Talking With Kirsten Neuschäfer, the First Woman to Sail and Win the Golden Globe

The nonstop, round-the-world Golden Globe Race has become a banner of “retro sailing,” or “sailing like it’s 1968.” Entrants for the competition, which begins and ends in Les Sable d’Olonne, France, are required to sail small boats alone, using only pre-1960s-era technology — no satellite communication, autopilot, cellphones or radar. Courses are plotted using celestial navigation and a sextant.

The champion this year was 40-year-old Kirsten Neuschäfer who, after 235 days at sea aboard Minnehaha, her 36-foot Cape George sailboat, became the first woman to both complete and win the race.

But Ms. Neuschäfer is quick to state that being a figurehead was never the point.

“I did want to win, but not because I’m a woman, or because I wanted to set a record as being the first woman,” she said. “I wanted to be there as a sailor and as an equal.”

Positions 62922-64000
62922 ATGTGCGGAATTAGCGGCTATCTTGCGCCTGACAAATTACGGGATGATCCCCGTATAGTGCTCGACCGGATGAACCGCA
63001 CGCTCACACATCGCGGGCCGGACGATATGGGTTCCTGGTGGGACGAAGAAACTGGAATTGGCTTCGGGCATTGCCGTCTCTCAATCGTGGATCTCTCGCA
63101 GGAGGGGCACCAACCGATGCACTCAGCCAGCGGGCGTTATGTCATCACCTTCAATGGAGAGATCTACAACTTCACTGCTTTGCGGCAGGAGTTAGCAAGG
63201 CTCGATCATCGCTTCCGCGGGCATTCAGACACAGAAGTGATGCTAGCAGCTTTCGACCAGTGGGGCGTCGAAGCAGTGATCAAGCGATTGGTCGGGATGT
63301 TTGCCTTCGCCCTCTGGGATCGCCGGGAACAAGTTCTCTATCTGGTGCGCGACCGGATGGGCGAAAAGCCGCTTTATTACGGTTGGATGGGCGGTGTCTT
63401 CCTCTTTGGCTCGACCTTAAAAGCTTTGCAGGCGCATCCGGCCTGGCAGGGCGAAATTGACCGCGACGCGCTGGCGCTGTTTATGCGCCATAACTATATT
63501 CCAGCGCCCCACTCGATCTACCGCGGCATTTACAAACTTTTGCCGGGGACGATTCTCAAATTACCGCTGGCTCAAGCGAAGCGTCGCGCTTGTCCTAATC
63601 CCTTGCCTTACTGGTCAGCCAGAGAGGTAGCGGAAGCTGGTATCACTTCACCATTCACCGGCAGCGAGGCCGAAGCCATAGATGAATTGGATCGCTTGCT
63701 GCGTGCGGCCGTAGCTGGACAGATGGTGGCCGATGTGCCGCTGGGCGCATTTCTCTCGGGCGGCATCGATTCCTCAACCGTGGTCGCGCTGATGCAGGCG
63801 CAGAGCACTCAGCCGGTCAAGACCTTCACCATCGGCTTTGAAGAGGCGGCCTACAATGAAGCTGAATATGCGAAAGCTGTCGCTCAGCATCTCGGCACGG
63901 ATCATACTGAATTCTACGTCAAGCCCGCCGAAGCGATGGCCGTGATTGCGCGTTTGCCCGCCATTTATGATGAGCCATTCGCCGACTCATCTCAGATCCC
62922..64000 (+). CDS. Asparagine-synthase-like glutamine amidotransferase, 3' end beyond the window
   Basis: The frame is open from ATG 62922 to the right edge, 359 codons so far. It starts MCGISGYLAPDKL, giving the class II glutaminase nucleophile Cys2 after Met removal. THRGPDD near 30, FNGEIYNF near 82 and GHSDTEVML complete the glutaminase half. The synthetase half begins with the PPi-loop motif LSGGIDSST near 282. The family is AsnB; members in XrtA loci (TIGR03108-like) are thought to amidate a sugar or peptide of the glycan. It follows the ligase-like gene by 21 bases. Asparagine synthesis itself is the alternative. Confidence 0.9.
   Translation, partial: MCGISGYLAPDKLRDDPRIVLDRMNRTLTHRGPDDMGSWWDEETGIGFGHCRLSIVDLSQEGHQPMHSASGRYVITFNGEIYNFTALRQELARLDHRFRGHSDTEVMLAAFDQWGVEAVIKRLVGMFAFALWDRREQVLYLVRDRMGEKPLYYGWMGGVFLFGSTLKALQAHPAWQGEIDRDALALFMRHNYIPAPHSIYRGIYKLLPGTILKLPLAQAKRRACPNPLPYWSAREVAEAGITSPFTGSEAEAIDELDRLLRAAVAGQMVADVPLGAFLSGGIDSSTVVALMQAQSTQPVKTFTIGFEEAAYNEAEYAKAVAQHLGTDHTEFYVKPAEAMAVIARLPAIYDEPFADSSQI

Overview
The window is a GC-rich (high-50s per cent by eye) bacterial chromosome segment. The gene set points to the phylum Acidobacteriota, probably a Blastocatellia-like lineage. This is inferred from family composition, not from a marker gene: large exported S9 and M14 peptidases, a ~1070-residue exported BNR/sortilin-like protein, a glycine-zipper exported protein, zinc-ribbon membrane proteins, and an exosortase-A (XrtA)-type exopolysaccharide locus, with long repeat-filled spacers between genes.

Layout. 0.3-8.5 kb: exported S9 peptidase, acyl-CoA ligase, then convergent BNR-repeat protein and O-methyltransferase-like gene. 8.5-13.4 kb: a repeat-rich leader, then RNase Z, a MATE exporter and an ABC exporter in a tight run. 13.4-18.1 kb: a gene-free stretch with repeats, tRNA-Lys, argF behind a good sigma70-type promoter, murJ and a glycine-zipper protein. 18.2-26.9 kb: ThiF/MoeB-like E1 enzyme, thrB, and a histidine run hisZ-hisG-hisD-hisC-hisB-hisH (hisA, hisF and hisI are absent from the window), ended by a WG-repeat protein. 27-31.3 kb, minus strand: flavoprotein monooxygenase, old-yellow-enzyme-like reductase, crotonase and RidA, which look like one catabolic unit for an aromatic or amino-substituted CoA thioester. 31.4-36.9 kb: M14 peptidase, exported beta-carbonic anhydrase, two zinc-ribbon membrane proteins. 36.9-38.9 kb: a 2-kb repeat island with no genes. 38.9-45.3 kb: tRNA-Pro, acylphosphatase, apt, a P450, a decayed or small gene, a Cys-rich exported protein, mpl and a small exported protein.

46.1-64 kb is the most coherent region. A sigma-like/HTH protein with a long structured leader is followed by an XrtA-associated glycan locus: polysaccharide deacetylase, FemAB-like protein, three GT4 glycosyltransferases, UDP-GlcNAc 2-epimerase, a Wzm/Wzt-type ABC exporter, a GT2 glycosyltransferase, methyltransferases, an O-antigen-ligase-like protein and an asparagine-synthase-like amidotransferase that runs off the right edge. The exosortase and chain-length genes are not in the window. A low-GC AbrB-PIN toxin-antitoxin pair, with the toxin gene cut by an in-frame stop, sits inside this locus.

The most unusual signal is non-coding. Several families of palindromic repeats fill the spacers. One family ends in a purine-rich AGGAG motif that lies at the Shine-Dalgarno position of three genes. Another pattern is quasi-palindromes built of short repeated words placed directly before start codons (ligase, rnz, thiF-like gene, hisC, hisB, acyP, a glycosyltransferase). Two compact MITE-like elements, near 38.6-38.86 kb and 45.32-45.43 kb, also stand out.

Her accomplishments — not only completing and winning the race, but also rescuing a fellow sailor — certainly promise to raise her profile. The Golden Globe, which debuted in 1968, looms large in sailor’s lore — much of the competition takes place in the high latitudes of the Southern Ocean, circling between South Africa and South America, around the Cape of Good Hope and Cape Horn, an area known for punishing winds and towering waves. The race has been referred to, aptly, as “a voyage for madmen.”

What Next?

Recent Articles

Leave a Reply

You must be Logged in to post comment.